the popstars vs the papstars
Can we ever justify paparazzi hounding celebrities?
Continuing the trend of celebrity derrieres making headlines, last week saw Taylor Swift's backside doing the rounds on the internet. Yet unlike some of her predecessors, Tay Tay's intentions were not to #breaktheinternet. Quite the opposite. The shot in question shows her avoiding getting papped by traversing backwards down a hiking trail in a fairly remarkable display of coordination. (Your half-hearted ballet 'fails' don't fool us, Taylor).
Her move follows another burgeoning fashion of the famous - celebrities playing the paparazzi, repurposing or reflecting the glare of the long lens flash. From Taylor's back-to-front hike to Kendrick Lamar papping the paps, stars are increasingly adopting avoidance tactics that are more clever and thought provoking than a heated flip of the bird or Liam Gallagher style left hook.
When Taylor Swift turns her back on the paparazzi, she's reasserting control over her image, while also shifting the conversation away from it. The story is no longer about her choice of workout attire or how red and sweaty she may be (because sweating during exercise?! The scandal!!). Instead, she's subtly raising issues of privacy, questioning the extent to which one's life should be intruded upon - even if you are as entrenched in the public domain as Taylor is. When Lenny Kravitz exhibits his own photos of the paparazzi, or Kendrick Lamar's crew brandish their iPhone cameras on them, they similarly highlight the intrusiveness of the paparazzi - and give them a taste of their own medicine. And when Emma Stone and Andrew Garfield covered their faces with signs advertising organisations like Worldwide Orphan's Foundation and Gilda's Club NYC, they directly shift the exposure to those more in need, questioning the whole celebrity news culture itself. What could we achieve, they ask, if we refocused our obsession with stars' coffee orders onto people who really - and desperately - need more attention?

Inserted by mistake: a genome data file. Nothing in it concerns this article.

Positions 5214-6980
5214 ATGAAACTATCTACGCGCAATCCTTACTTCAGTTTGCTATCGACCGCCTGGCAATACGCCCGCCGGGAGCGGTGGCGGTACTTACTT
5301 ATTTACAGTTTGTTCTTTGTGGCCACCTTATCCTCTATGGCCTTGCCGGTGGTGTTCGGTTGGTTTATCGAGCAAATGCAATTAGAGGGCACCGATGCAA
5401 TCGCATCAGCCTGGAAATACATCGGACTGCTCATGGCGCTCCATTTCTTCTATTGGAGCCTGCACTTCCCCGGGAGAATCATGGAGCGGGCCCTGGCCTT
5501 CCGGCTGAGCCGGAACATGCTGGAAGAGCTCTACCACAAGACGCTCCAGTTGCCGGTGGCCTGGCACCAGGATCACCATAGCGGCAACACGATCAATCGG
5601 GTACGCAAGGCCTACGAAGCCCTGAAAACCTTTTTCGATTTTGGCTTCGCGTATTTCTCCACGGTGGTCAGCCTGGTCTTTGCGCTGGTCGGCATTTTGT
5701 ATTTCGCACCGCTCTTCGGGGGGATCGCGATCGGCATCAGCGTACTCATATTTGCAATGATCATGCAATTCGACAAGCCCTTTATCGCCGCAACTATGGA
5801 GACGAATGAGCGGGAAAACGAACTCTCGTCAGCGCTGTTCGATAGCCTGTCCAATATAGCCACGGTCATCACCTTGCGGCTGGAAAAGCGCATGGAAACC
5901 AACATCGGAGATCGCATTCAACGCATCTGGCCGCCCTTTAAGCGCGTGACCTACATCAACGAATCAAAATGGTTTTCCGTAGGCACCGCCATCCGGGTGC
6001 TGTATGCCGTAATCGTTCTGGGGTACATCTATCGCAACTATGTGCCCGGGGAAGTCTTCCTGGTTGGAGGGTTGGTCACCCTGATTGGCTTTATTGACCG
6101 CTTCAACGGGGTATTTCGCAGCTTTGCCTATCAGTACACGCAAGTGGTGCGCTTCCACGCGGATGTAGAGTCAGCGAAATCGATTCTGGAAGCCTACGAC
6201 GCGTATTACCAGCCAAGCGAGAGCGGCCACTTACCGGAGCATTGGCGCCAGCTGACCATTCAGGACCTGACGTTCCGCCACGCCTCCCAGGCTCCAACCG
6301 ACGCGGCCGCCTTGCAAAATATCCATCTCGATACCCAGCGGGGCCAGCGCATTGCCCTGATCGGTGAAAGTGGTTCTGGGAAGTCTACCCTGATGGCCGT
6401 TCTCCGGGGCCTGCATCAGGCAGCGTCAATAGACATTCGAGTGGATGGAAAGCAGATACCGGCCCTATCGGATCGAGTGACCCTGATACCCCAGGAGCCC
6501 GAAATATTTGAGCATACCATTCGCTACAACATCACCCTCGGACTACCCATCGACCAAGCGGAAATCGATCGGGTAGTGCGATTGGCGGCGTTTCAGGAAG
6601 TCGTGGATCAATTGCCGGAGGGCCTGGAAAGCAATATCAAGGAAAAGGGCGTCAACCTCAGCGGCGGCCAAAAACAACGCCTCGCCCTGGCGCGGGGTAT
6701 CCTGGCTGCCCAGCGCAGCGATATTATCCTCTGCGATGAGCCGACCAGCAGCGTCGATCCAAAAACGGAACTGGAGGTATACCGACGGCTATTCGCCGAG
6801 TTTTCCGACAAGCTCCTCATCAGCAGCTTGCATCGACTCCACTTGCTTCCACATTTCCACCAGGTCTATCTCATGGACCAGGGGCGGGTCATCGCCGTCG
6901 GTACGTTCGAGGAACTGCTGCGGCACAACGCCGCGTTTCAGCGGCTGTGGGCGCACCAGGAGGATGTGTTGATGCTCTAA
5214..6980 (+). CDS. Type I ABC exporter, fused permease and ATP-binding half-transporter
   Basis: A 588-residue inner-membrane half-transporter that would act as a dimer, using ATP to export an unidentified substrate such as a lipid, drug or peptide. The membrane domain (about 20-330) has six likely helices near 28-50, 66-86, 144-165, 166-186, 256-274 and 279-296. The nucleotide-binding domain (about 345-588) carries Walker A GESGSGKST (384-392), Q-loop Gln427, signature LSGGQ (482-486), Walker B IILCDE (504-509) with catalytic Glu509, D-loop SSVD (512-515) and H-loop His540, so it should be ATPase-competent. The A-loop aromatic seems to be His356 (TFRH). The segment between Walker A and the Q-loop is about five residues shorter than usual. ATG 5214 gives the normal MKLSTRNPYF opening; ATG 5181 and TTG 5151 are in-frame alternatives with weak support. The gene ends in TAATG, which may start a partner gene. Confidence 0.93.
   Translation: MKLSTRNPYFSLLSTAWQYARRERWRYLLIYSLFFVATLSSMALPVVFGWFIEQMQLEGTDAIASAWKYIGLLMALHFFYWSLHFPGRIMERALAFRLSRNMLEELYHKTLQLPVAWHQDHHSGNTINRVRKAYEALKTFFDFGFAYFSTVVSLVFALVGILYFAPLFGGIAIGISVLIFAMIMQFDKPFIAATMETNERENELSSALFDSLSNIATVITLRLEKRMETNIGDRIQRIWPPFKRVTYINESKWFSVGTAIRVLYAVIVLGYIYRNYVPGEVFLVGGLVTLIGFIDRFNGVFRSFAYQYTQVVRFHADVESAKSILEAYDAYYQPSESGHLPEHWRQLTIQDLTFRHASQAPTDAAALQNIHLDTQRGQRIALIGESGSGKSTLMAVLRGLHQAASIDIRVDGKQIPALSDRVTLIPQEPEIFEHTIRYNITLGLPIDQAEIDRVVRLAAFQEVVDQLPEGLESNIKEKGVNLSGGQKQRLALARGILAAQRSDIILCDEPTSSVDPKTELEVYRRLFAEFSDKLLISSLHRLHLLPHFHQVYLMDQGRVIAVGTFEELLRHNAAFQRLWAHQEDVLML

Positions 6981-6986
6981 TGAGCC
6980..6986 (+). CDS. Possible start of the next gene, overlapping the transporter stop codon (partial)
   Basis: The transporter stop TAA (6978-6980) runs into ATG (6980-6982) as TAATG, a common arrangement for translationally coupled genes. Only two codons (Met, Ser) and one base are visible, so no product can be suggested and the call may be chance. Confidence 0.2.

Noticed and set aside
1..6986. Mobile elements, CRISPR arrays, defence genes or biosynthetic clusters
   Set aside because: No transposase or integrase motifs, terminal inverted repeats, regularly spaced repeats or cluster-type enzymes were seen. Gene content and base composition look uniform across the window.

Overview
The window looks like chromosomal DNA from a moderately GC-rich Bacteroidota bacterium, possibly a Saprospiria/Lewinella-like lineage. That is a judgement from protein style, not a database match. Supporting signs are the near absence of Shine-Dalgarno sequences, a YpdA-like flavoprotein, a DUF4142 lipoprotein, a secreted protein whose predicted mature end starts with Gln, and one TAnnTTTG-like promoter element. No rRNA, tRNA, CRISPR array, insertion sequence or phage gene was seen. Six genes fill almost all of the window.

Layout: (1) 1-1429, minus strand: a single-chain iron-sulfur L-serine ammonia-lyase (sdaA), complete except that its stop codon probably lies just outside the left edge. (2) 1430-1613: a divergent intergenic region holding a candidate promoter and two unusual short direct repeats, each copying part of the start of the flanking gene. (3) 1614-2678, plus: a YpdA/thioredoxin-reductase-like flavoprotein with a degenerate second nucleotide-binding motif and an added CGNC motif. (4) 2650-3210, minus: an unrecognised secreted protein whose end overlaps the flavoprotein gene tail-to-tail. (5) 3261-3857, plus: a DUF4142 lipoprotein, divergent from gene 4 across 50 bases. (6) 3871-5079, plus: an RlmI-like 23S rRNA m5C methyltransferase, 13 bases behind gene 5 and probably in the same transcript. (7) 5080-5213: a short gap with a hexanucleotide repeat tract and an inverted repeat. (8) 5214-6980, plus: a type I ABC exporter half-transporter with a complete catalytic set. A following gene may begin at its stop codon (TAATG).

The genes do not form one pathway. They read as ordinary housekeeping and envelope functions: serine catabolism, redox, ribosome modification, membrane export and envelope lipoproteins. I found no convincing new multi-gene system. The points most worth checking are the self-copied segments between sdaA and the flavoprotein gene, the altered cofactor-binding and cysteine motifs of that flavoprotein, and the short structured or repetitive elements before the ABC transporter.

Now, it's easy to demonise the paparazzi when their subjects - and most vehement critics - are some of the most influential people out there. If we buy celebrities' dresses out of stock the day after they're plastered over Instagram, we're sure as hell going to buy their critique of the paparazzi - which is already perceived as a fairly dodgy profession. Even the word is synonymous with annoyance - it originated as the name of the photojournalist 'Paparazzo' in Fellini's La Dolce Vita, which is derived the Italian word for mosquito - 'papataceo'. Because though little can rival that high pitched whine in the irritation stakes, one thing that just might would be a barrage of "HEYLOOKOVERHEREWHOAREYOUWEARING/DATING/HATING?!!"
But it can also be argued that the paparazzi play a crucial role in our celebrity-obsessed society - one beyond the itch they're named after. Journalism was born out of a necessity to hold the all powerful to account, checking and balancing their extraordinary influence - be they politicians, religious leaders, royalty, even Kimmy K. In a Time article Andrew Mendelsen writes, "the paparazzi represent a challenge to the control of a celebrity's image, and thus to their wealth, status and power."